USE pubs GO SELECT * FROM authors, titles
I won’t print the results here, since there are quite few rows! It takes every row from the first table (authors) and combines it with the first row of the second table (titles), and then does that again for the second row in titles, and so on.
The reason I’m covering this type of join is to illustrate the fact that joins show that this is using “set theory” — and that mathematical precepts explains the results. It’s rare to use this join type, but I’ve done it for statistical modeling before. It doesn’t use the formula I mentioned a moment ago — you simply take one table and don’t apply any common information between them to create this type of join.
Form a question that defines the data set you want to see
Now that I’ve explained the simplest type of join, I’ll take the formula and examine some of the more useful types. The first step states that I should create the question that defines the data I want. Here's one from that pubs database:
"What are the names of the authors of each book, with their titles?"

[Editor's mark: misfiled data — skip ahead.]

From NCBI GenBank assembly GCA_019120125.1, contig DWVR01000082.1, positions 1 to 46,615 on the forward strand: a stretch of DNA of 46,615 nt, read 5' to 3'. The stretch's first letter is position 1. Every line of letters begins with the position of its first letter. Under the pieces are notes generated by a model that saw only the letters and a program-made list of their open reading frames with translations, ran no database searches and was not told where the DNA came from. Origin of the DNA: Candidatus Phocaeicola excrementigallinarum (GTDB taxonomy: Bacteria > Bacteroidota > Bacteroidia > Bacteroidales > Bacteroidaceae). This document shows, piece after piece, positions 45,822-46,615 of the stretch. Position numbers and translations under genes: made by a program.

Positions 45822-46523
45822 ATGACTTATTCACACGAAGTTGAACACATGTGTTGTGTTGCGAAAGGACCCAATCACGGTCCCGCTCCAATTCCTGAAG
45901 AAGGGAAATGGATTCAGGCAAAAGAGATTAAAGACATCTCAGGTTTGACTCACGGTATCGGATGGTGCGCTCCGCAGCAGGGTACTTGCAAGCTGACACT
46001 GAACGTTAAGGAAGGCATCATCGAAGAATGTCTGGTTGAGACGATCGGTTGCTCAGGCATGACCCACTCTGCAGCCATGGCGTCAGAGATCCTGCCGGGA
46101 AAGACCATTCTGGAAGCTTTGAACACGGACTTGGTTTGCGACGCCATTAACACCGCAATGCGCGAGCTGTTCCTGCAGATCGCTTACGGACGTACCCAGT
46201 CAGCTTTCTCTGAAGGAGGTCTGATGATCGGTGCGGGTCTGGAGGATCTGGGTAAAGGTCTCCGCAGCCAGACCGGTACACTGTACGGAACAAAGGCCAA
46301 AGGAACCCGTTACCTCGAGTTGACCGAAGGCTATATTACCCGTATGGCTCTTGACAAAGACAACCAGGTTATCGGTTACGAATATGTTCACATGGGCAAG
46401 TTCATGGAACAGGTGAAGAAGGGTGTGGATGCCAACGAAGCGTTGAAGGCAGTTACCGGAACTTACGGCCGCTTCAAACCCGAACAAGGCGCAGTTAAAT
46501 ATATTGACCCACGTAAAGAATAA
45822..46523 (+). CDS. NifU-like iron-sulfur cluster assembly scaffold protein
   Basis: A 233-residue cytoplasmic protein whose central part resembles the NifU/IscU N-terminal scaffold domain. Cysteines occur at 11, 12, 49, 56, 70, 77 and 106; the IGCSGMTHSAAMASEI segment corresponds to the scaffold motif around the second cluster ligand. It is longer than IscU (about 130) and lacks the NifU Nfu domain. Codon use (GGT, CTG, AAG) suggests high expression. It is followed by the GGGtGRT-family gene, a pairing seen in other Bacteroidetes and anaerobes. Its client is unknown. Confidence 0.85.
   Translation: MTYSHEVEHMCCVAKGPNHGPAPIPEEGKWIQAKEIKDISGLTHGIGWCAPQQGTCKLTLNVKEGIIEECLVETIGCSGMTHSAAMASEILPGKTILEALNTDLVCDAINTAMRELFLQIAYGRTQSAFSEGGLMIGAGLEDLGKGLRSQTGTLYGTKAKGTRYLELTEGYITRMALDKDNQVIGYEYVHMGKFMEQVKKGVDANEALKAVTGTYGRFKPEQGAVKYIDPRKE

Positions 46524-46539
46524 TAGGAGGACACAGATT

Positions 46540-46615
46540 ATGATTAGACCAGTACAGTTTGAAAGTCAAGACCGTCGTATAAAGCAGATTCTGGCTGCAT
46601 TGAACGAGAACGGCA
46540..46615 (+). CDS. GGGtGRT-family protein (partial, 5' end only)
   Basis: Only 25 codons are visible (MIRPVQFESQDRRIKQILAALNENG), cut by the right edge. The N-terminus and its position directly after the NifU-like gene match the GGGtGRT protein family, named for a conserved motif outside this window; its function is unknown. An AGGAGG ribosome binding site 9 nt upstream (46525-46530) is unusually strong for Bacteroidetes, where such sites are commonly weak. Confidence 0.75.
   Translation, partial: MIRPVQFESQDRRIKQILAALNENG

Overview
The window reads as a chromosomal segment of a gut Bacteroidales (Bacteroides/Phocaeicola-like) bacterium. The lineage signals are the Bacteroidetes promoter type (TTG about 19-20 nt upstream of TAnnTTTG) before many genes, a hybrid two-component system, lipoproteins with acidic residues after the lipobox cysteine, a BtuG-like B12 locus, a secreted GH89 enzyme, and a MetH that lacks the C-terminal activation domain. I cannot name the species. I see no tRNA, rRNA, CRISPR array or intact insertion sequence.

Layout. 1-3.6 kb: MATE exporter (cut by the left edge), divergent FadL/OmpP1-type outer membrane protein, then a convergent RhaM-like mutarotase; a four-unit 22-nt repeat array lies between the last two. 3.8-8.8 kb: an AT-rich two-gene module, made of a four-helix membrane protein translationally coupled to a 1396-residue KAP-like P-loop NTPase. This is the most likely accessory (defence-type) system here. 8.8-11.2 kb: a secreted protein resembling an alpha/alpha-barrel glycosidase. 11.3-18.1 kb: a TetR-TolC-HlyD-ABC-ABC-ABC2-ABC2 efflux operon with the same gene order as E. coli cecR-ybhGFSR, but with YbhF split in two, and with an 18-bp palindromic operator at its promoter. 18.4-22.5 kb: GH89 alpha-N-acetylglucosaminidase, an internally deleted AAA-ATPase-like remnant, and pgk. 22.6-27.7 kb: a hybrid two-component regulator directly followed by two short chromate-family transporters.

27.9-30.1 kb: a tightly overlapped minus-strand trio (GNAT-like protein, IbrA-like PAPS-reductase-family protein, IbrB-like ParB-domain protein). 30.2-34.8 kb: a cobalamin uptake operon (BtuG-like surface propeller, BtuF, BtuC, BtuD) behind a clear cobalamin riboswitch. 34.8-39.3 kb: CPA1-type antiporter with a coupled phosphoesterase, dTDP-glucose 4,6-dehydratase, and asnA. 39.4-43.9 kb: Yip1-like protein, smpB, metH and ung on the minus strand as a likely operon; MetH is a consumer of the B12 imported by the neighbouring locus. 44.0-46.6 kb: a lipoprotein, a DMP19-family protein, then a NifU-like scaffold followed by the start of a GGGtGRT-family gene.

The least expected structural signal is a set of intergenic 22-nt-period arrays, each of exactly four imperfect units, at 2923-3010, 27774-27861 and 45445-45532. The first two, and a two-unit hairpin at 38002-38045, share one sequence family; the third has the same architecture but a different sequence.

Breaking this down a bit, you can see that the data fields I’m after are the first and last names of the authors, and the titles of the books they wrote. It’s pretty much this easy for every query — just write down what you want to know, and then start pulling out the nouns, just like you do when you design a database.
Find the relevant tables and their joining fields
The second step of the formula states that I need to find the tables that hold the data I’m looking for, and then to determine any fields that are used to link them together (if any). A quick note here — the tables have to have something in common to link them — if there isn’t, it’s difficult to join them, of course.
Most of the time, you’ll know the design of the database, and you’ll already know the tables you need and its fields. But even if you didn’t, if the design uses good practices, it’s not too hard to find. You can actually use the database diagram tool in SQL Server Management Studio to examine the relationships on the tables. While this method isn't always 100% accurate, it's a good place to start.
I already know a couple of the tables that contain at least some of the information I’m looking for. In the following diagram, I added the tables authors and titles to a database diagram, and I also checked the box that automatically adds related tables. I got the following display:
There are three tables involved with this information, even though I only want information about the title and the author. Why is this?